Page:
Assam is currently witnessing its biggest-ever uprising after the six-year-long agitation against illegal migrants from Bangladesh ended on August 15, 1985 with the signing of the Assam Accord between the agitationists and the government — both the Centre and the state. The Assam Accord stipulated March 25, 1971 (the day Bangladesh was born) as the cutoff date for detection and expulsion of the illegal migrants. This meant any migrant from Bangladesh who has been staying in this country having illegally entered India after this date must be detected and sent back to the country of origin.
For the past 33 years, the issue has been alive and has been a dominant theme of electoral politics simply because only a few thousand people have been actually sent back to Bangladesh with or without Dhaka’s consent. From 1985 till February 2018, a total of 29,738 foreigners (read Bangladeshis) have been “pushed back and deported”. Official figures show that only 75 people have been “deported” to Bangladesh from Assam after March 2013. Now, while those who have been “deported” must have been done with Dhaka’s consent, those “pushed back” must have been just asked to cross over the border. Obviously, this category is unlikely to have the consent of the Bangladesh government.
In this backdrop, all successive governments in Assam and the Centre have been facing the blame of having failed miserably to detect and expel illegal Bangladeshi migrants from Assam and the rest of the Northeast. All these years, the Congress had faced the charge of turning a blind eye to the presence of migrants in Assam who the party was accused of using as a bloc votebank. Perfume baron Maulana Badruddin Ajmal launched the All-India United Democratic Front (AIUDF) in 2005 and the party was immediately seen as one banking on this chunk of voters and supporters — Bengali-speaking Muslims of Bangladesh or East Bengal origin. So when the BJP came to power at the Centre in 2014, hopes soared that illegal migrants from Bangladesh would be finally detected and expelled.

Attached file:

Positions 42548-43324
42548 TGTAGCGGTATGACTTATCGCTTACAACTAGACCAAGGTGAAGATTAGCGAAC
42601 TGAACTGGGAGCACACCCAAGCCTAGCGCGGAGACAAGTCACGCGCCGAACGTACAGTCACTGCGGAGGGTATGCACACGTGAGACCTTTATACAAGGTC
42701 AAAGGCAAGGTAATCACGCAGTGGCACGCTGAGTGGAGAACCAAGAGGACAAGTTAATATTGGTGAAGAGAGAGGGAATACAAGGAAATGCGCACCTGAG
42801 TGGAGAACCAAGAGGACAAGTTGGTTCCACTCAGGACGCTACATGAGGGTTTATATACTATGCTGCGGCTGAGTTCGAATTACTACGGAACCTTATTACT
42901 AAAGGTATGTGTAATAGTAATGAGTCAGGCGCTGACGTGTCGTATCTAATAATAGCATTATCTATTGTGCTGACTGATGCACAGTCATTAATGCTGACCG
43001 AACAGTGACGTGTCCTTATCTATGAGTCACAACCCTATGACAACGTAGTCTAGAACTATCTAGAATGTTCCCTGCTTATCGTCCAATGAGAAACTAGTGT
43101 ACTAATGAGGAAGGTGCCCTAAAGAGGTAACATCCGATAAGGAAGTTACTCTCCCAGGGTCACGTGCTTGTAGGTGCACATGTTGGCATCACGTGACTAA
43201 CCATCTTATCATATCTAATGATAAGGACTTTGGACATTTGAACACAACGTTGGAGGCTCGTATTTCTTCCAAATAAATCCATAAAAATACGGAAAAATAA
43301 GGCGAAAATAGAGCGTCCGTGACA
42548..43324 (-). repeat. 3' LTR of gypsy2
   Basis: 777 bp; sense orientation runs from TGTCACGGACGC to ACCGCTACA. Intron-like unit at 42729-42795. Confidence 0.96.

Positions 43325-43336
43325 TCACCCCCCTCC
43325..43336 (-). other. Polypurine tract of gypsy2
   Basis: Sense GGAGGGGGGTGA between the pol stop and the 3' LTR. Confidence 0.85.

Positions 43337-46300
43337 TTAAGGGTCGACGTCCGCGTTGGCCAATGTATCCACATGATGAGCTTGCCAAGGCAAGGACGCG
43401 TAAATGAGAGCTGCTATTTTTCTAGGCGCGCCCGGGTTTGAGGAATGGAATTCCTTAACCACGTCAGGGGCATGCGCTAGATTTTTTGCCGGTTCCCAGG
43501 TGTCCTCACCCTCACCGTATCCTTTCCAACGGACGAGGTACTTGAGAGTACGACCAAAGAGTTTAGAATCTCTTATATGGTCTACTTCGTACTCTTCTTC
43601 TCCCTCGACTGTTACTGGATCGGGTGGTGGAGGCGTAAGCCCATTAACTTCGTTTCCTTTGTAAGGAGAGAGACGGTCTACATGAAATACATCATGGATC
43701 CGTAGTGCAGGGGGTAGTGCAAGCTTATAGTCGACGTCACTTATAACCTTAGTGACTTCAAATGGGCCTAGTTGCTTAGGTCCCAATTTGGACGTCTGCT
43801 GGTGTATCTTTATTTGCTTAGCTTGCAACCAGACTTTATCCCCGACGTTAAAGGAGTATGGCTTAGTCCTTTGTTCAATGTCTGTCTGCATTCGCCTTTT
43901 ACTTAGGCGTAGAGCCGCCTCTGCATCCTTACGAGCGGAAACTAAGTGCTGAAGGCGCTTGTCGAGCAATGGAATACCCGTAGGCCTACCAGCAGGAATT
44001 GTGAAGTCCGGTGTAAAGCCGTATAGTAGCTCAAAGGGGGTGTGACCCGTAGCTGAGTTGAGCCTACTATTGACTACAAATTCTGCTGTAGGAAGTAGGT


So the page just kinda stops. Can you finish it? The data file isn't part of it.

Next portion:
Nothing of that sort has happened in the last four years of the Narendra Modi government at the Centre and the two years of the BJP-led government of Sarbananda Sonowal in Assam. The only thing that has happened and gained momentum is the process of preparing an updated National Register of Citizens (NRC), that is expected to weed out the illegal migrants and have only bonafide citizens in the list in view of the stringent checks and scrutiny mechanism put in place. If one thought the NRC exercise itself was mired in controversy because of instances coming to light of people using fake documents to get their names included in the list, more surprises were to follow.
Then came this controversial decision by the Centre that would further complicate Assam’s citizenship conundrum. In 2016, the Narendra Modi government mooted a proposal to facilitate granting of citizenship or stay rights to Hindus, Sikhs, Parsis, Buddhists, Jains and Christians from Bangladesh, Pakistan and Afghanistan. The NDA government’s argument was that these minorities, particularly Hindus from these countries, have only India to turn to in the event of persecution, and, therefore, must be helped. New Delhi took into account the fact that people from these communities who entered India either without valid travel documents or travel documents that have expired are considered illegal migrants, and hence not eligible to apply for Indian citizenship. The new idea was to allow such people to apply for Indian citizenship.